And both are eschatological rather than existential.

Sunday, September 23, 2007

The Law: Sin's Subtle Accomplice

Paul says in I Corinthians 15:56 that "the sting of death is sin, and the power of sin is the law." His point, it seems, is that indwelling sin has an accomplice that aids its progress and furthers its agenda. This is why Paul could say in Romans 7:5 that "our sinful passions were aroused by the law" when we were living "in the flesh."

What is it about the law that brings about such seemingly counter-productive results?

For those who insist upon reading Paul's statements about law and grace in purely existential terms (i.e., "under the law" means a state of condemnation, "under grace" means a state of justification), the only way to make sense of Paul's negative statements about the law is to assume that he must be talking not about law as such, but about a Pharisaic legalism that distorts the law into a means to earn God's blessings (see how the NIV renders Phil. 3:6, for example).

But if we say, rightly, that "under the law" and "under grace" in Romans 6:14 mean under the jurisdiction of the Old- and New Covenants respectively, then we must conclude that there was something about the former that engendered bondage in its subjects.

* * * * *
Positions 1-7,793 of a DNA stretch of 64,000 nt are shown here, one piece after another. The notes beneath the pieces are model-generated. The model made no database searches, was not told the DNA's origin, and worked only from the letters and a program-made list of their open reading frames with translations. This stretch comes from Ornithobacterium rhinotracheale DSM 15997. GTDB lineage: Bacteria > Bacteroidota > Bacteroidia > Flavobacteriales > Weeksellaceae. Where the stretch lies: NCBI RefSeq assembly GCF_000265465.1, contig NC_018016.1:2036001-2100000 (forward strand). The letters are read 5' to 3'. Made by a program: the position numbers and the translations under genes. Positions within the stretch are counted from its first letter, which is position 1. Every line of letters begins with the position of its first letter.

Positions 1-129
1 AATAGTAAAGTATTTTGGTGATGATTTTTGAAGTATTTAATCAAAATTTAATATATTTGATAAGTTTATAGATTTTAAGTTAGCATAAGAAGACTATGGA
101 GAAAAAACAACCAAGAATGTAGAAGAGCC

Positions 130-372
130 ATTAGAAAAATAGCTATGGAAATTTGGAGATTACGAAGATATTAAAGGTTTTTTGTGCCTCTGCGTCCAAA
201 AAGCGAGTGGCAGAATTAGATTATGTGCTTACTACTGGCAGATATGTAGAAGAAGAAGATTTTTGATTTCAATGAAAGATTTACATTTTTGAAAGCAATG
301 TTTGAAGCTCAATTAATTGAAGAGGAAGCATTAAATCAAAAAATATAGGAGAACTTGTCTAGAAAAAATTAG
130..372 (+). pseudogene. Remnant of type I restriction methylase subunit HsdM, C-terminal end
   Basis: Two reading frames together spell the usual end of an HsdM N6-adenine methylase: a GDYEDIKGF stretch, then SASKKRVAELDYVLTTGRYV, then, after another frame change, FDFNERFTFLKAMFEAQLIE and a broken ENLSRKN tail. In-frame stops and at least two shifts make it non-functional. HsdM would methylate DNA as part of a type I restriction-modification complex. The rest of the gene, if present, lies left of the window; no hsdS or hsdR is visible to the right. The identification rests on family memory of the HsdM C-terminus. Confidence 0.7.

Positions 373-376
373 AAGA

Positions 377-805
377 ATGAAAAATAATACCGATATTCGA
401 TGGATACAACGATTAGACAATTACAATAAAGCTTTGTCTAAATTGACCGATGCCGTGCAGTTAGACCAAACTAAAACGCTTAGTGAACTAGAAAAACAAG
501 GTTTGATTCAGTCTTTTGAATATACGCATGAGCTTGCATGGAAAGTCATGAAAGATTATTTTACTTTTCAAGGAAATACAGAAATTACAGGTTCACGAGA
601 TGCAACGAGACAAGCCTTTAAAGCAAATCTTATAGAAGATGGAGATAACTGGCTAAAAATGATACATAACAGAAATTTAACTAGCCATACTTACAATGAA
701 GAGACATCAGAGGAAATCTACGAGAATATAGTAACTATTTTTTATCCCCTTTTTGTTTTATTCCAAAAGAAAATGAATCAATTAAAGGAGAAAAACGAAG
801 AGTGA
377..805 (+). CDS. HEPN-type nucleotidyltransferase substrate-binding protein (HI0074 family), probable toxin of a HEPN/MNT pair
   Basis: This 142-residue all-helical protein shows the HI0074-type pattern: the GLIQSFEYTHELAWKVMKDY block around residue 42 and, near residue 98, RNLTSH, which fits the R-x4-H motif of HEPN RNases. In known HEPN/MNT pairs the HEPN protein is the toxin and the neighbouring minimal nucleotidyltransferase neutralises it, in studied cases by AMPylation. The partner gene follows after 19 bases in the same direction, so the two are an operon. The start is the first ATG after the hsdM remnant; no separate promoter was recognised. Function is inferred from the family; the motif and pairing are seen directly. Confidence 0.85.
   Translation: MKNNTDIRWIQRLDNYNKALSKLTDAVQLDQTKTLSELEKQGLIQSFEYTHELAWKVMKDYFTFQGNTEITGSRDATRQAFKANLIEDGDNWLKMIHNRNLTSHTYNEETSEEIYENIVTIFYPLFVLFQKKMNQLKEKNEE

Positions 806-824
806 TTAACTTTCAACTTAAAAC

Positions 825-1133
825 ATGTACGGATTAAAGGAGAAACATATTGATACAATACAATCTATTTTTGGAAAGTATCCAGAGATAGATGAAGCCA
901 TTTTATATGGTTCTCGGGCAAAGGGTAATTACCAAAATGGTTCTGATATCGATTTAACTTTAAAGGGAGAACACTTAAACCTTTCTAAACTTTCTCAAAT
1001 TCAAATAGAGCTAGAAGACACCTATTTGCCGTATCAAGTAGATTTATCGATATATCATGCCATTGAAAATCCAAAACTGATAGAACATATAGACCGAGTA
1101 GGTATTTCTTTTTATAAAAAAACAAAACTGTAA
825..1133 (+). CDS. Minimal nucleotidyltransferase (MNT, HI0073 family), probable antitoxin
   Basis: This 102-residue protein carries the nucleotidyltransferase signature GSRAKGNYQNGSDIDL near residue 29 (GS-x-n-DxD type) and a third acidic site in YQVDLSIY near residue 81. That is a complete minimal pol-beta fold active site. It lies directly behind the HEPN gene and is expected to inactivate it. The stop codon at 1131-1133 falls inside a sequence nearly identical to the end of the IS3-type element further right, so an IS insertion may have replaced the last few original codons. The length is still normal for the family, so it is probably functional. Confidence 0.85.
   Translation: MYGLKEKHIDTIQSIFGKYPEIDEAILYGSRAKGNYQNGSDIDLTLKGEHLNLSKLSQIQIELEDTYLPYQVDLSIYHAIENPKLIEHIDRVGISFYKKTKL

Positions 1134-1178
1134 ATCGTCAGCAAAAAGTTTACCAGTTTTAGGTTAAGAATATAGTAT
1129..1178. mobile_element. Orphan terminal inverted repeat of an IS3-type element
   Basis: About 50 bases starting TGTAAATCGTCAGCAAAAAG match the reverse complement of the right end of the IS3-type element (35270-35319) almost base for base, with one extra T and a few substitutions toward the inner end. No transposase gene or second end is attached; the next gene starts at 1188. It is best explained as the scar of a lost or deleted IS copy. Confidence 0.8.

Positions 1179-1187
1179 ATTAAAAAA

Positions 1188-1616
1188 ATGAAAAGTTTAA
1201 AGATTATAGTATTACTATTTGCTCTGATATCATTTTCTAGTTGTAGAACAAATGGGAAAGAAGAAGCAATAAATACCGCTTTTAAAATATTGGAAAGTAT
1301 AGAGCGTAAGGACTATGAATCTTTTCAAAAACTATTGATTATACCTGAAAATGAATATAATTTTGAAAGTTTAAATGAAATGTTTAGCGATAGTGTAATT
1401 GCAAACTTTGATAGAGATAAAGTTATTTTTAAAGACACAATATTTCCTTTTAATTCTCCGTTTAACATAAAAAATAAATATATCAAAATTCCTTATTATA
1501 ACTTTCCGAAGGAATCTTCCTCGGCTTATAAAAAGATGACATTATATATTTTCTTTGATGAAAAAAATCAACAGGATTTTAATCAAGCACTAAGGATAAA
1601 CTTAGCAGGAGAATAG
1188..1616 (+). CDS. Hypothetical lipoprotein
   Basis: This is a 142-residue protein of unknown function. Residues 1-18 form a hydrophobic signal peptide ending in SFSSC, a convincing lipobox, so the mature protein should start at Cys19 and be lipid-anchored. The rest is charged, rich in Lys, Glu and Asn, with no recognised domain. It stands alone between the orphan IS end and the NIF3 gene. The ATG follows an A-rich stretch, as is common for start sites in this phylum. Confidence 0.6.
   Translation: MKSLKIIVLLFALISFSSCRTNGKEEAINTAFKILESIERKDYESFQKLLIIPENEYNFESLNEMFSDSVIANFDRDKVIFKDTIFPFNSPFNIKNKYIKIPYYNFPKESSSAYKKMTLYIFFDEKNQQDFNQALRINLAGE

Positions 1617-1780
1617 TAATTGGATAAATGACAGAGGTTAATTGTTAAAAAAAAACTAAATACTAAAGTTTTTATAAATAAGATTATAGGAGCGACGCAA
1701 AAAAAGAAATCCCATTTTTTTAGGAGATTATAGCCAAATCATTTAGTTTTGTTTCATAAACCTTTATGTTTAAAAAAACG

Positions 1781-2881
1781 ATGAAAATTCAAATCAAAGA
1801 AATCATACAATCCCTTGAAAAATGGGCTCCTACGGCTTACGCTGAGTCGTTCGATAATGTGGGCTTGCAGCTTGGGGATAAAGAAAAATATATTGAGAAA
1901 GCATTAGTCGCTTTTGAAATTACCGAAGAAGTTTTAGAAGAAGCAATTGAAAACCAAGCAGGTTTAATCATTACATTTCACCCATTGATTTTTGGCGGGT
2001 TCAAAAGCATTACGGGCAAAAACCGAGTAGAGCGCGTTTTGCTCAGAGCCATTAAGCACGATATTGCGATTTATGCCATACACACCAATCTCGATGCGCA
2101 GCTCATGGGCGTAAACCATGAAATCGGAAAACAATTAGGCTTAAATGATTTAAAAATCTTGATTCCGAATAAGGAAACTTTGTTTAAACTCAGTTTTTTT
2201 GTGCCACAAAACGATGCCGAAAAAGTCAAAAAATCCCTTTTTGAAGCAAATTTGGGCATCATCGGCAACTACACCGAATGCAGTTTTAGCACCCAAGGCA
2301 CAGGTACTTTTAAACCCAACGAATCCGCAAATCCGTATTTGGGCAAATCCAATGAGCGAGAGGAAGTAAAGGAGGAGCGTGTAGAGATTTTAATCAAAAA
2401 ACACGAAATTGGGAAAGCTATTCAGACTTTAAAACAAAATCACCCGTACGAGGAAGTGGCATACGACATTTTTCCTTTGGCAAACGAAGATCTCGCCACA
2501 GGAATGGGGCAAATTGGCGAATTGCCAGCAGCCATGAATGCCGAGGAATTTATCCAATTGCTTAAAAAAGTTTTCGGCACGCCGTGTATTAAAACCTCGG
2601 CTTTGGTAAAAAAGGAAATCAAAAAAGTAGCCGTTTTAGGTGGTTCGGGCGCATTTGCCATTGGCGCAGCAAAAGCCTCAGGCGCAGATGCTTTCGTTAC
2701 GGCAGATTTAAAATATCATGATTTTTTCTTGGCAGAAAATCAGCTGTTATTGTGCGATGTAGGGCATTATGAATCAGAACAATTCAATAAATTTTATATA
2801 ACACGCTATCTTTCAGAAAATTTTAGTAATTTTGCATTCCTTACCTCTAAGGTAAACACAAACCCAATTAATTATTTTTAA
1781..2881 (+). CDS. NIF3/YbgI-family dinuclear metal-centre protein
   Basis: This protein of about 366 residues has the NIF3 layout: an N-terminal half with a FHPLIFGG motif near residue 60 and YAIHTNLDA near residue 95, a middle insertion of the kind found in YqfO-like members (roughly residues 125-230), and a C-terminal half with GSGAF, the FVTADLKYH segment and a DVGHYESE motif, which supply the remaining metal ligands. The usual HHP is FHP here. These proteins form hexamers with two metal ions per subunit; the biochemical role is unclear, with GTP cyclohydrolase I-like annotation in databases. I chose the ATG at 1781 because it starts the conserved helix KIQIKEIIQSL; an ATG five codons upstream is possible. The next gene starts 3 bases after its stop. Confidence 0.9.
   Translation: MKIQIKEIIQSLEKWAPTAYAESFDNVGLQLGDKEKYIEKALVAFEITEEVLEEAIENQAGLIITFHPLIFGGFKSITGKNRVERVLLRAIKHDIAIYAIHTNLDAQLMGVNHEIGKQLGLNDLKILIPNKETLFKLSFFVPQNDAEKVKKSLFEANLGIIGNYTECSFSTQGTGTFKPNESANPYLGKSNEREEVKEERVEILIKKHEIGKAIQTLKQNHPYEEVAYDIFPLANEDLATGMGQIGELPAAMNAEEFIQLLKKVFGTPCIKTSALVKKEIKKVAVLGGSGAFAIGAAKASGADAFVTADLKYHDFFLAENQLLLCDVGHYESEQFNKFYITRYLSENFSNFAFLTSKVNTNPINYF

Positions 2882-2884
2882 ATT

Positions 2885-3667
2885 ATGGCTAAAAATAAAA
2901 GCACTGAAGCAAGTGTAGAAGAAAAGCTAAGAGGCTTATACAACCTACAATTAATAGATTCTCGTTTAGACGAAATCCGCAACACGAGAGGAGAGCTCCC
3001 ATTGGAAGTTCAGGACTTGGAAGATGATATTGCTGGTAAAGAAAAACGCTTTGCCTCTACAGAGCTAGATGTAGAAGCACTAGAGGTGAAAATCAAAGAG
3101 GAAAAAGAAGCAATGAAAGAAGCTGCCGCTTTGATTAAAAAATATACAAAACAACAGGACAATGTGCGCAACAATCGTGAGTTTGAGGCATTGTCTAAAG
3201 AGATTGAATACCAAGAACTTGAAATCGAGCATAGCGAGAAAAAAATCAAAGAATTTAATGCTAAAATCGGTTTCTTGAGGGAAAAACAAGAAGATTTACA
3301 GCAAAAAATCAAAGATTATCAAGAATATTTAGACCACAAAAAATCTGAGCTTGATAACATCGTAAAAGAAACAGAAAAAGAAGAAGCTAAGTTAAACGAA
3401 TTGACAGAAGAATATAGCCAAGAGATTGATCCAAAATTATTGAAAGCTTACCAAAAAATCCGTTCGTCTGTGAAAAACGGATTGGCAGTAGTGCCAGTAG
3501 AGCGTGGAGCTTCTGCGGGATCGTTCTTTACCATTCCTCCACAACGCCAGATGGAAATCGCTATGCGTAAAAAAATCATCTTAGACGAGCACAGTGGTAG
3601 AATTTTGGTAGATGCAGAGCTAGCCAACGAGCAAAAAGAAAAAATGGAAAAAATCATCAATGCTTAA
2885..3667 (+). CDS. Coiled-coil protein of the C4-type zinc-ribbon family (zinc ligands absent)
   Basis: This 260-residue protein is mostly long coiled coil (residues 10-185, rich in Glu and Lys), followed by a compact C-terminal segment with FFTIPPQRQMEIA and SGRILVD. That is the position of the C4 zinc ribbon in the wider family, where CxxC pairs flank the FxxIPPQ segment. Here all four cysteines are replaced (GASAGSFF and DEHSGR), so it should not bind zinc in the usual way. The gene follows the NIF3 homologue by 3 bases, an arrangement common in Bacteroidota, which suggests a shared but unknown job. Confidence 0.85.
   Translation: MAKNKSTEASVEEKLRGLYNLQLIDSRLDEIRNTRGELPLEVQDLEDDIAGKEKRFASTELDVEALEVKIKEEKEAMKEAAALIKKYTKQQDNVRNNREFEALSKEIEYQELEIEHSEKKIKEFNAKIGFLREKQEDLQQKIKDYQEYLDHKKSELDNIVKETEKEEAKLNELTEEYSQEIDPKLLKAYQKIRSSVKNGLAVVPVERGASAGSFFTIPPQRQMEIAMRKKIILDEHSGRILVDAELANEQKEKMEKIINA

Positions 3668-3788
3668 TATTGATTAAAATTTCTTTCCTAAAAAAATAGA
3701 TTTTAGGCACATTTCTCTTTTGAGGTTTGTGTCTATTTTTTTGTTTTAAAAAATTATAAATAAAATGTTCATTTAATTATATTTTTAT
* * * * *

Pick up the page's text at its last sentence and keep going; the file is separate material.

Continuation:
What was it about the Old Covenant that led to the dominion of sin?

I think the only answer that makes sense is the law's works principle ("Do this and live"). As long as Israel was serving God according to the "old way of the letter" (Rom. 7:6), they were "no different than slaves," for while they were heirs to God's blessings, they were eschatologically immature and juvenile (Gal. 3:23 - 4:7). The Mosaic law, then, functioned as a "babysitter" to keeps close tabs on God's people until they reached maturity.

What, then, signals the saints' graduation from adolescence to adulthood?

If comparing Romans 7 and 8 gives us any indication, I'd say the answer is the indwelling Spirit of the risen Christ.

Friday, September 21, 2007

Was Paul a Carnal Christian?